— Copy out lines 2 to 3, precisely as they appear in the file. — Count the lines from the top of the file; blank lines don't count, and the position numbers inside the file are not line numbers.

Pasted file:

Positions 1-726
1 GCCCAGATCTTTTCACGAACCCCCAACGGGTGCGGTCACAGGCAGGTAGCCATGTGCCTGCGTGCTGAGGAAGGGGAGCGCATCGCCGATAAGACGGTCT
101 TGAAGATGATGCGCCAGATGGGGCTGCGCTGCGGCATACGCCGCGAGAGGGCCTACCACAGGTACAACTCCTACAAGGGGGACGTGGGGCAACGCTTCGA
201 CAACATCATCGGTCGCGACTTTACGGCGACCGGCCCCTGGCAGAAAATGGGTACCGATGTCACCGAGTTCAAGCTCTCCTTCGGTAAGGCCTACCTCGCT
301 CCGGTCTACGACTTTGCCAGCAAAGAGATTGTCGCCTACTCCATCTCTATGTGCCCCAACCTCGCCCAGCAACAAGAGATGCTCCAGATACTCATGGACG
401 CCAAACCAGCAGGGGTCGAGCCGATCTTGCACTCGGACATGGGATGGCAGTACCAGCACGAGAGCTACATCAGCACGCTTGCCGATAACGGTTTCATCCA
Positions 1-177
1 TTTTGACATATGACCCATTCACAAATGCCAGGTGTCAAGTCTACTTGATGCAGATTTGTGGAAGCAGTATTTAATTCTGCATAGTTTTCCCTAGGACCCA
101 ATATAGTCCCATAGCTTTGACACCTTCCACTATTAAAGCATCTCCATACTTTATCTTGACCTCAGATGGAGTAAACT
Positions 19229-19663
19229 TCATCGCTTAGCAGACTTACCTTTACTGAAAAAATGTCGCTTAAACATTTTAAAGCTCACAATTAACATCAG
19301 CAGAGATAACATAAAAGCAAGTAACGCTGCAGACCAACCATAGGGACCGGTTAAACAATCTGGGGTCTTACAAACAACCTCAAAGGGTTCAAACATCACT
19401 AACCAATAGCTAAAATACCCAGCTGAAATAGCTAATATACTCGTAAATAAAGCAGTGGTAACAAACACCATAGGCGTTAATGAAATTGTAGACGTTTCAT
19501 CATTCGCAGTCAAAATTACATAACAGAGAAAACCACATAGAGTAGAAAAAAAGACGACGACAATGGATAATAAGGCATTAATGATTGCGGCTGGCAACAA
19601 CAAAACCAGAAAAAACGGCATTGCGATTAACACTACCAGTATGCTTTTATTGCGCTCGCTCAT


1 GCCCAGATCTTTTCACGAACCCCCAACGGGTGCGGTCACAGGCAGGTAGCCATGTGCCTGCGTGCTGAGGAAGGGGAGCGCATCGCCGATAAGACGGTCT
101 TGAAGATGATGCGCCAGATGGGGCTGCGCTGCGGCATACGCCGCGAGAGGGCCTACCACAGGTACAACTCCTACAAGGGGGACGTGGGGCAACGCTTCGA